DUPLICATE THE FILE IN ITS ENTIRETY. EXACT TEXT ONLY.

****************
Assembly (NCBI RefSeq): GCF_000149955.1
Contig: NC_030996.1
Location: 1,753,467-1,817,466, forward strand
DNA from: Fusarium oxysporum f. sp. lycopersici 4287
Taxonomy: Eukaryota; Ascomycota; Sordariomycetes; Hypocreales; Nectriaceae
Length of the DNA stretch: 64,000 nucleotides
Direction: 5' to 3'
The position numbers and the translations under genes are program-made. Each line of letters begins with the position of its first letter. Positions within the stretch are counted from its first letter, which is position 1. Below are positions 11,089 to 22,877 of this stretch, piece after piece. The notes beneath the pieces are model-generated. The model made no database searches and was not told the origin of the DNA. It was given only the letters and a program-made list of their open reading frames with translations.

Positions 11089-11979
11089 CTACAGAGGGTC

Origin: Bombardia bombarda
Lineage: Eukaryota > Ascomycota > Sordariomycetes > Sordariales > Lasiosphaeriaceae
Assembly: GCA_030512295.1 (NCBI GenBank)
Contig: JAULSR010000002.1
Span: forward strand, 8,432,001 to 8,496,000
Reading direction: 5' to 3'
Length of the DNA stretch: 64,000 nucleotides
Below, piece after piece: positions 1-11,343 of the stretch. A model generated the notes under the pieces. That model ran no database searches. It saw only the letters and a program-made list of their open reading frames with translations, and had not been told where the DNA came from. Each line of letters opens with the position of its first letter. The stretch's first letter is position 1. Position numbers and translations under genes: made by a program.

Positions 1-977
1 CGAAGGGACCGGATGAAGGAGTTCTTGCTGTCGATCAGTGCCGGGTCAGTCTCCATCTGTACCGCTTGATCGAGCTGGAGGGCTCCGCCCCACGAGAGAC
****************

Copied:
Assembly (NCBI RefSeq): GCF_000149955.1
Contig: NC_030996.1
Location: 1,753,467-1,817,466, forward strand
DNA from: Fusarium oxysporum f. sp. lycopersici 4287
Taxonomy: Eukaryota; Ascomycota; Sordariomycetes; Hypocreales; Nectriaceae
Length of the DNA stretch: 64,000 nucleotides
Direction: 5' to 3'
The position numbers and the translations under genes are program-made. Each line of letters begins with the position of its first letter. Positions within the stretch are counted from its first letter, which is position 1. Below are positions 11,089 to 22,877 of this stretch, piece after piece. The notes beneath the pieces are model-generated. The model made no database searches and was not told the origin of the DNA. It was given only the letters and a program-made list of their open reading frames with translations.

Positions 11089-11979
11089 CTACAGAGGGTC

Origin: Bombardia bombarda
Lineage: Eukaryota > Ascomycota > Sordariomycetes > Sordariales > Lasiosphaeriaceae
Assembly: GCA_030512295.1 (NCBI GenBank)
Contig: JAULSR010000002.1
Span: forward strand, 8,432,001 to 8,496,000
Reading direction: 5' to 3'
Length of the DNA stretch: 64,000 nucleotides
Below, piece after piece: positions 1-11,343 of the stretch. A model generated the notes under the pieces. That model ran no database searches. It saw only the letters and a program-made list of their open reading frames with translations, and had not been told where the DNA came from. Each line of letters opens with the position of its first letter. The stretch's first letter is position 1. Position numbers and translations under genes: made by a program.

Positions 1-977
1 CGAAGGGACCGGATGAAGGAGTTCTTGCTGTCGATCAGTGCCGGGTCAGTCTCCATCTGTACCGCTTGATCGAGCTGGAGGGCTCCGCCCCACGAGAGAC